By Ira Rosenbloom, CPA (Inactive)
The mergers and acquisition (M&A) market for accounting firms is crowded right now with owners looking to sell their practices and retire.
According to firms polled in the Rosenberg 2022 Practice Management Survey, 25% of firms making more than $2 million a year have partners over the age of 60. For firms making less than $2 million, that number jumps to 42%. The survey also notes that one out of four accounting firm partners are near or past their mandatory retirement age provisions.
In addition, the percentage of multipartner firms that expect to make an acquisition in the next three years ranges from 23% to 73%, depending on revenue. Generally, the percentage rises as firm size increases.
The data starts to paint a picture of older firm owners looking to get out. Even though many firms may be in the market to acquire, it’s also harder than ever to become an attractive, and valued, practice.
So, what’s a firm owner of the baby boom generation to do given the circumstances? Here are seven recommendations to optimize results when making a deal in a buyers’ market.
Think about how to package the elements of your practice to be most exciting to your target buyer. For instance, you may think a high number of top-tier clients will bring high value, but a buyer might spy future risk if these clients aren’t retained. Explore how you can build engagement benchmarks into the deal so buyers will be more comfortable with client retention. You might have a lot of Form 1040 tax clients, but a buyer won’t be as interested if client fees are all in a lower range.
Retiring owners not only must make a good first impression, they also need to be at the top of their game in each subsequent meeting. Work with a communications coach so you articulate your information tactically and are prepared for curve balls. Knowing your metrics will be key, but how you position them is equally important. Make sure calls are timely and emails are polished.
If you will eventually be looking to market your firm for sale, the time is now to either eliminate engagements that are poor performers or create improvements that boost your performance metrics. No one wants a fixer-upper in a hot M&A buyers’ market.
Consider a deal in which an acquirer takes on a financial percentage now, with the balance transferred over a mutually agreed upon timeframe. A serial transition can help a potential successor who may be juggling their own staffing, financial, or other issues, making you a more attractive partner.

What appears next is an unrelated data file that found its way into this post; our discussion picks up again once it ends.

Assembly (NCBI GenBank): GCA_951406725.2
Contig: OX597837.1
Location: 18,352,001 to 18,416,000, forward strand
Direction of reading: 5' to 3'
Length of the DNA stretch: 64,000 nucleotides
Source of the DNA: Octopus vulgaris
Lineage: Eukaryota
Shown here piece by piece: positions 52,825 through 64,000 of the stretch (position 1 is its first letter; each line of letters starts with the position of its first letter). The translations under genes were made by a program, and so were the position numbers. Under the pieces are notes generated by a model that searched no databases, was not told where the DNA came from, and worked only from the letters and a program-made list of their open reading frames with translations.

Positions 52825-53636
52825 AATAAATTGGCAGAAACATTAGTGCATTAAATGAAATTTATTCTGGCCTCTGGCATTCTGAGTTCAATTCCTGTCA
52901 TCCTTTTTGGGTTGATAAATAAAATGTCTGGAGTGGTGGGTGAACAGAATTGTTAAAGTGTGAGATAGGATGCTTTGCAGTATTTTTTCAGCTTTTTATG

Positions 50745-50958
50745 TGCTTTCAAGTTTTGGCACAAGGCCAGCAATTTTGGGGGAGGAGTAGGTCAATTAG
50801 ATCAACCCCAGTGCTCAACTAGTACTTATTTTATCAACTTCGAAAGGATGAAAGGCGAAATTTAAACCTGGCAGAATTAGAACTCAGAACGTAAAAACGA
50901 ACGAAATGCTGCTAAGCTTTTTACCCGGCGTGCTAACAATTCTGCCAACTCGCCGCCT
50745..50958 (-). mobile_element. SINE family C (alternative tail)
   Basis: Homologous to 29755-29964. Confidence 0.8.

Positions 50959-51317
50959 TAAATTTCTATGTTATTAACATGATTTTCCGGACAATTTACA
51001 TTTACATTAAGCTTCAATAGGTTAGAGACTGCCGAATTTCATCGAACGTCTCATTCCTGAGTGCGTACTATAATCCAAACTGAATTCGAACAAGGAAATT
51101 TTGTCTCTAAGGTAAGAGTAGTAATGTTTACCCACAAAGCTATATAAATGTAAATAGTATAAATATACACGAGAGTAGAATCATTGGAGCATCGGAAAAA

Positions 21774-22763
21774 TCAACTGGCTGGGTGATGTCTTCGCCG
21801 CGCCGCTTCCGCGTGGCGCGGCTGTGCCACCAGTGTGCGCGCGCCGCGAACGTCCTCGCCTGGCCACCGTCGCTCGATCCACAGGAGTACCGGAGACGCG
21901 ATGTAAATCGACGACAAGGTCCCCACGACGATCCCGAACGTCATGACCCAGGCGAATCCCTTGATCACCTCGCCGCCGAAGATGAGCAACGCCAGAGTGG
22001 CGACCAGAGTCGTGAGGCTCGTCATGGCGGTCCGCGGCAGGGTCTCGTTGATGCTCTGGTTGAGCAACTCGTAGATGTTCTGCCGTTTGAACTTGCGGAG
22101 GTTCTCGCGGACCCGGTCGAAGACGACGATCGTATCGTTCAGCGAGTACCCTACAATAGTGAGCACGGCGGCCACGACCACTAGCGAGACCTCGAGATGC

You know your firm and clients. Estimate the growth you can reasonably expect once you have merged with another firm. If the acquiring firm has additional skills and service expertise that will be beneficial to your existing clients, figure out that value and be ready to communicate that to the next owner.
By including performance-based goals into your compensation plan, you will make it clear that you are a true partner looking for everyone to benefit from the deal. You might also consider deferring parts of your compensation package to a later date. Being creative and realistic can be a game-changer to closing the best deals.
A buyer will want a realistic idea of how many team members will remain after a merger. Create an incentive plan before the merger that is attractive to team members and the buyer. For instance, offering a bonus for staying with the firm can be supplemented with proceeds from the sale.
It may go without saying, but be ready to work with select clients on a limited basis during the buy-out period to maintain their retention. Also, try to start the succession planning process many years before you actually want to sell. As you prepare, be aware of the marketplace and your firm’s competitive advantages. At the same time, don’t be too aggressive or grandiose. That may be read as desperation.
Planning, flexibility, and understanding the market will be key to your success as a seller in today’s M&A market.
Ira S. Rosenbloom, CPA (inactive), is chief operating executive at Optimum Strategies in Spring House, Pa., and a member of the Pennsylvania CPA Journal Editorial Board. He can be reached at firstname.lastname@example.org.
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